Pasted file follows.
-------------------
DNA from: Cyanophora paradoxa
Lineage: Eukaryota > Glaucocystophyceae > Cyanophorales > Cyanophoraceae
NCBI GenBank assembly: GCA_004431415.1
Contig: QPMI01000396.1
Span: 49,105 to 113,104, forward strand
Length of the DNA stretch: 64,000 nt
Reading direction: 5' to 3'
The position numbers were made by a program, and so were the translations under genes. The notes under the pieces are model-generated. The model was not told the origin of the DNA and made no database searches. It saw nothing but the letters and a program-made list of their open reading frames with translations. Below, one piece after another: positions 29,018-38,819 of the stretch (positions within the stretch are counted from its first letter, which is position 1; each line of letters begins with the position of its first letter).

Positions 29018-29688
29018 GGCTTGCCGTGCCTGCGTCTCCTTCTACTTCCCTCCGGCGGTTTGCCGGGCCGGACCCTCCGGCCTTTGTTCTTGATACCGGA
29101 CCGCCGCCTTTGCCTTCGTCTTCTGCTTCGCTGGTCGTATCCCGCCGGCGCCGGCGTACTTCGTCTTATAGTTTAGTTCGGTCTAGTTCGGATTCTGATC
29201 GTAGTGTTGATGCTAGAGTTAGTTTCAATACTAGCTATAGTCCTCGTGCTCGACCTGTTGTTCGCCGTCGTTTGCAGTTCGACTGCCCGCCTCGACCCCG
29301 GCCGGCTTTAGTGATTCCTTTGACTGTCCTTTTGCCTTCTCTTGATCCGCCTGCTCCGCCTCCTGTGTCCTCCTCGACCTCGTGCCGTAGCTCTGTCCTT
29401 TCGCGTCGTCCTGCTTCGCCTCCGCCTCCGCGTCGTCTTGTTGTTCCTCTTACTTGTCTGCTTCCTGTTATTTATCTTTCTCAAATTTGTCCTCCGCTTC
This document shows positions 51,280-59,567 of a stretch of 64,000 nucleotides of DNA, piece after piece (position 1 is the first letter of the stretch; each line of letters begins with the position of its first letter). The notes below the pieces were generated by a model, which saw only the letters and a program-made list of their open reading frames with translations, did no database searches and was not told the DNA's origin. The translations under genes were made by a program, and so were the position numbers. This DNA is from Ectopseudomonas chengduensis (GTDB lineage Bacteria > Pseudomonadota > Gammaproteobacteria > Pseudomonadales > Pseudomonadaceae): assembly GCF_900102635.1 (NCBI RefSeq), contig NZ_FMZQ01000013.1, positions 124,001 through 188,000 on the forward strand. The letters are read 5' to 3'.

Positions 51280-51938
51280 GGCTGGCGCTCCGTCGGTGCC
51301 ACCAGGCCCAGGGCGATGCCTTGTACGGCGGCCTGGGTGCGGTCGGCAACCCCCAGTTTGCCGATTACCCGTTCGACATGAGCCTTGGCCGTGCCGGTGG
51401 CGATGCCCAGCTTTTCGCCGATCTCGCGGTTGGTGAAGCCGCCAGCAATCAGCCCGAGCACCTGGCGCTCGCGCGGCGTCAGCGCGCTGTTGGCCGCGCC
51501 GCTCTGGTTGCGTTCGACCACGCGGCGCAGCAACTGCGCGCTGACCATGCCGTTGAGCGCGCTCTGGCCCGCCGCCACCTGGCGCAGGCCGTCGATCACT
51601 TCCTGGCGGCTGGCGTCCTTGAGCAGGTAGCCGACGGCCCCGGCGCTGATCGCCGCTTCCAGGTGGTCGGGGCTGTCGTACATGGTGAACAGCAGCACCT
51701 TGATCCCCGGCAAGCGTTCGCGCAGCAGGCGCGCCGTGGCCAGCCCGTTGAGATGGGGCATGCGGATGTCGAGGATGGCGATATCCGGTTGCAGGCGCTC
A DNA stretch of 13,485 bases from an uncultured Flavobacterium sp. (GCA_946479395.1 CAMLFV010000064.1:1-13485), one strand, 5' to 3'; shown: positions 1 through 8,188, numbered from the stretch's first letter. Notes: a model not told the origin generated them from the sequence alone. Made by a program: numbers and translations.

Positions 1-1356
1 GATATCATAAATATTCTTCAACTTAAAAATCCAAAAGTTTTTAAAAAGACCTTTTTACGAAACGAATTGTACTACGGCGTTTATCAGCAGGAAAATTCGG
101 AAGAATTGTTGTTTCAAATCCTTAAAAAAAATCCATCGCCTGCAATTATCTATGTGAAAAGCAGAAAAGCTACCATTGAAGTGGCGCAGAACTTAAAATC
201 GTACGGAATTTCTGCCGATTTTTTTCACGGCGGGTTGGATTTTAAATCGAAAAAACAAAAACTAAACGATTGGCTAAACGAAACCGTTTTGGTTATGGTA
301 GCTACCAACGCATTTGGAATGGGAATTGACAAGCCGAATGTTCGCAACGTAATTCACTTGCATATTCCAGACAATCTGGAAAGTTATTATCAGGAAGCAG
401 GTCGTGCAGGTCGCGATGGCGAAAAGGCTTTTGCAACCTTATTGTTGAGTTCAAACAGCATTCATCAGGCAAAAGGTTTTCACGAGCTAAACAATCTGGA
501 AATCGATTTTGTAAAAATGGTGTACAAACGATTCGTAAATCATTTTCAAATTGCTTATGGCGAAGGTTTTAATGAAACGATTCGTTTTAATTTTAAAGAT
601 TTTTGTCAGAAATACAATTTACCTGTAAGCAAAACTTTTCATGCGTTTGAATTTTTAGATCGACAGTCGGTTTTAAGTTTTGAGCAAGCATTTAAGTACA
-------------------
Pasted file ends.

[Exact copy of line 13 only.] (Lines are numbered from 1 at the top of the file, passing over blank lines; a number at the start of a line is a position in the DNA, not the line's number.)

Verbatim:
29301 GCCGGCTTTAGTGATTCCTTTGACTGTCCTTTTGCCTTCTCTTGATCCGCCTGCTCCGCCTCCTGTGTCCTCCTCGACCTCGTGCCGTAGCTCTGTCCTT